Linda
It’s a beautiful, softly painted and nearly wordless story of a bird left behind by his flock, and a lion who cares and befriends it. The lion certainly lives in quite an isolated place, and after they winter together, the bird again must join his flock, and say goodbye. Yet, the book is filled with kind gestures of the caring for each other, and the bird offers the final grand gesture. You’ll need to see and read it to understand how beautiful this story is.
Maïra
Sometimes we hear a picture is worth a thousand words. In this case, it is not only a picture but also the lack of them. The illustrations are so well-thought and delicate as the few lines written in the book - all made by the author. The blank pages of the book improve the slow paced rhythm that shows how a friendship is built and how solitude can make time slows down. This book truly shows the great connection of friendship and time.
Samantha
An unlikely friendship story that is near perfection in its simplicity and heart. Lion helps Bird rest and recover from a broken wing. During the winter they become the best of friends. When the weather warms again it's time for Bird to go back to his flock, which is a little sad but "...so it goes. Sometimes life is like that." Lion resumes his business and is happy when Bird spends the winter with him again, developing a predictable pattern for their friendship.

The text is simple yet poetic. I
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Kris
This quiet friendship book is unusual: it's much longer than most picture books, but many of the spreads are wordless and the ones that do have words have only one or two sentences. One autumn, Lion finds an injured bird and cares for it during the winter. In spring, the bird is able to fly off with its flock. Lion misses the bird, and when winter returns, so does the bird to Lion. Gentle and cozy.
Rachel
With perfectly sparse text and beautiful, soft, watercolor-and-colored-pencil illustrations, Dubuc tells a simple story about a lion who cares for a wounded bird. The two become friends, but the bird’s migration means they can’t always be together.

The emphasis on gardening through the seasons echoes the motif of the ups, downs, and new beginnings of friendships. This is a beautiful, sweet book.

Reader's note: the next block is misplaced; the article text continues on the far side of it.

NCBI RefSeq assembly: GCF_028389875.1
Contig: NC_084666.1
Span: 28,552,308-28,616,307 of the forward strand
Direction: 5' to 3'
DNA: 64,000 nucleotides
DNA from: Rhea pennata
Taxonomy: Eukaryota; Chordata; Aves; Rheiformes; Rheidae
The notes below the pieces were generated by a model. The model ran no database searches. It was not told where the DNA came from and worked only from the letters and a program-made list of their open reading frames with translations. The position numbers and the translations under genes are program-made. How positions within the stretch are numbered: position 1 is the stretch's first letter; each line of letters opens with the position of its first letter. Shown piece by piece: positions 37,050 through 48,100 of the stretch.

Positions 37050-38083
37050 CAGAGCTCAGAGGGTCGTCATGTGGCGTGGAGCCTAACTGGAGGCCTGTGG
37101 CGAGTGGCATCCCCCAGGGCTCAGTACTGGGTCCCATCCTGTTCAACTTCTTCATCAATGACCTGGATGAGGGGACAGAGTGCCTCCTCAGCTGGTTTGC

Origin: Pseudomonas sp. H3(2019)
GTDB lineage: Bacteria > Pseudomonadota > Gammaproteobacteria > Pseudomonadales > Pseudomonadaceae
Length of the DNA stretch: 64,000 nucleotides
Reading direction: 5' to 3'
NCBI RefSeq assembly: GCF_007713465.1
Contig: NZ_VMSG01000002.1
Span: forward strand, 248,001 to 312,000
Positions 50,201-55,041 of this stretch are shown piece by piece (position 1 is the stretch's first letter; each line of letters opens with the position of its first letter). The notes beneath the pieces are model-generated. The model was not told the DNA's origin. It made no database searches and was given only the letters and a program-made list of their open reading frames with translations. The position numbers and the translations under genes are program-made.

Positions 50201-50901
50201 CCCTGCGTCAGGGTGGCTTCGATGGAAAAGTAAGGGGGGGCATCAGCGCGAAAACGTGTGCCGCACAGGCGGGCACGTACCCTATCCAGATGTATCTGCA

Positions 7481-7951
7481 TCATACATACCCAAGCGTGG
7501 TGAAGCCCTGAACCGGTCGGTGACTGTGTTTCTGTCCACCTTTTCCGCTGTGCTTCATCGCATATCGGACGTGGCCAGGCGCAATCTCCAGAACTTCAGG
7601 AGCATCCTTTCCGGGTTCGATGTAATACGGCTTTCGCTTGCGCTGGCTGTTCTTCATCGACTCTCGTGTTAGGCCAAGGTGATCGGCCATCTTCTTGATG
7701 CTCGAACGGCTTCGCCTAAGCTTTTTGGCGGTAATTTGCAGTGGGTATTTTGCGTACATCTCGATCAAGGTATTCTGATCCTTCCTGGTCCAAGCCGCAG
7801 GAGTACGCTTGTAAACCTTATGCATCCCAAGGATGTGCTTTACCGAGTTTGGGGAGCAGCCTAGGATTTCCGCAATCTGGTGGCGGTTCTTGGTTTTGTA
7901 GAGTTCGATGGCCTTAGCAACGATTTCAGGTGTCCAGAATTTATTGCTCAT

Carrie Gelson
Wow. This story is told through minimal text, beautiful illustrations, pauses and space. Sometimes what is held in the silence and few precious seconds of a blank page turned or a page that holds just one simple image has huge impact on the overall story. Just so very well done. Themes of friendship, kindness, hope and the passing of time. I adored this book.
Mary
An endearing story of an unlikely friendship that is found, lost and found again. With sparse text and a predictable ending, the power of this picture book lies in the illustrations. They are striking in their soft muted tones with splashes of color and dramatic white spaces. Readers will also appreciate the detailed attention paid to the changing seasons.
Michelle Nero
I'm not sure who recommended this book to me, but thank you. Such a beautiful story of friendship between two unlikely animals. My four year old girls were mesmerized by the lion's kindness. We loved the lion's hat in winter with the peephole for the bird! I'm always grabbed by a book with beautiful, soft illustrations.
Marcia
This is a beautiful picture book. The thick paper pages, the lovely, soft illustrations and the quiet, warm story. The story unfold across the seasons, of a lion and an injured bird that he nurses to health. It's an unlikely friendship story. I enjoyed this sweet tale and think it will be a nice K-2 read aloud.
Jesse
I love this book! It boils down the story of friendship to its bare componenents: two people and caring for each other. I love the minimalist illustrations, especially the single music note which not only moves the story forward, but creates great emotion in the reader! Very beautiful and sweet.
Logan
I think I missed the window on this one, as Logan seems a bit old (or too young) for this one. I loved it. It was a sweet and spare evocation of friendship, patience, and the power of the seasons. I think it's probably best for the 3-7 set or adults-who-love-picture-books. We both enjoyed the illustrations.